THE FINGER-PRINT EXPERTS
The hum of conversation that had been gradually increasing as the court filled suddenly ceased. A door at the back of the dais was flung open; counsel, solicitors, and spectators alike rose to their feet; and the judge entered, closely followed by the Lord Mayor, the sheriff, and various civic magnates, all picturesque and gorgeous in their robes and chains of office. The Clerk of Arraigns took his place behind his table under the dais; the counsel suspended their conversation and fingered their briefs; and, as the judge took his seat, lawyers, officials, and spectators took their seats, and all eyes were turned towards the dock.
A few moments later Reuben Hornby appeared in the enclosure in company with a warder, the two rising, apparently, from the bowels of the earth, and, stepping forward to the bar, stood with a calm and self-possessed demeanour, glancing somewhat curiously around the court. For an instant his eye rested upon the group of friends and well-wishers seated behind the counsel, and the faintest trace of a smile appeared on his face; but immediately he turned his eyes away and never again throughout the trial looked in our direction.
The Clerk of Arraigns now rose and, reading from the indictment which lay before him on the table, addressed the prisoner—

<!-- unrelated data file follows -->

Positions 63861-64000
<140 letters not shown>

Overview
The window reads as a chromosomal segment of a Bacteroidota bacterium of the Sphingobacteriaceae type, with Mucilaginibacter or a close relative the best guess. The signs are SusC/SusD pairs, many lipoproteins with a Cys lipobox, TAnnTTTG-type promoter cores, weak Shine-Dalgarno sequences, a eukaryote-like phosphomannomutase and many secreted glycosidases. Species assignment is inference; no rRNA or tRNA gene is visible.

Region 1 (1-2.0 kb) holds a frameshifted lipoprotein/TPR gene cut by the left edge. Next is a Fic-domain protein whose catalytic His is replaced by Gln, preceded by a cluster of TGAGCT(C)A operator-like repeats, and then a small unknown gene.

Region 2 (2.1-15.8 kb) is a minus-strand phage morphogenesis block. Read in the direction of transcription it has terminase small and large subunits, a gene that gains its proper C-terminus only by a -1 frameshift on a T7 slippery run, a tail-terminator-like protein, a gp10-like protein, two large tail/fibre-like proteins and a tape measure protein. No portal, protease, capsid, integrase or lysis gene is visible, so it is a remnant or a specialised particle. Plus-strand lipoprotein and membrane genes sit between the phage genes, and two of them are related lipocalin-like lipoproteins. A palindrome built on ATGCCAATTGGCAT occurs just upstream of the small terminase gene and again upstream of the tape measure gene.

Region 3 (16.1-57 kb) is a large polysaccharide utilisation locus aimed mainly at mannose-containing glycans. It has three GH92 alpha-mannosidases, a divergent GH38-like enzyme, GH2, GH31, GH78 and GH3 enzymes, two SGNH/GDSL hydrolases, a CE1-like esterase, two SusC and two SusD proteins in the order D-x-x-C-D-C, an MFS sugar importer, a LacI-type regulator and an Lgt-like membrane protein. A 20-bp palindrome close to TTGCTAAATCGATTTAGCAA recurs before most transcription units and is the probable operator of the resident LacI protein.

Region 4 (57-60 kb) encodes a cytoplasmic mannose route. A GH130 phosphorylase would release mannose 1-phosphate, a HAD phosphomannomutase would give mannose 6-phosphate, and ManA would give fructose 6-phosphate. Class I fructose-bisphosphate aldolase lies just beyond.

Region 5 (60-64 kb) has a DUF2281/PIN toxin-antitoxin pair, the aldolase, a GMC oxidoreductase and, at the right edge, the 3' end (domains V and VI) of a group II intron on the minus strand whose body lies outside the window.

“Reuben Hornby, you stand indicted for that you did, on the ninth or tenth day of March, feloniously steal a parcel of diamonds of the goods and chattels of John Hornby. Are you guilty or not guilty?”
“Not guilty,” replied Reuben.
The Clerk of Arraigns, having noted the prisoner’s reply, then proceeded—
“The gentlemen whose names are about to be called will form the jury who are to try you. If you wish to object to any of them, you must do so as each comes to the book to be sworn, and before he is sworn. You will then be heard.”
In acknowledgment of this address, which was delivered in clear, ringing tones, and with remarkable distinctness, Reuben bowed to the clerk, and the process of swearing-in the jury was commenced, while the counsel opened their briefs and the judge conversed facetiously with an official in a fur robe and a massive neck chain.
Very strange, to unaccustomed eyes and ears, was the effect of this function—half solemn and half grotesque, with an effect intermediate between that of a religious rite and that of a comic opera. Above the half-suppressed hum of conversation the clerk’s voice arose at regular intervals, calling out the name of one of the jurymen, and, as its owner stood up, the court usher, black-gowned and sacerdotal of aspect, advanced and proffered the book. Then, as the juryman took the volume in his hand, the voice of the usher resounded through the court like that of a priest intoning some refrain or antiphon—an effect that was increased by the rhythmical and archaic character of the formula—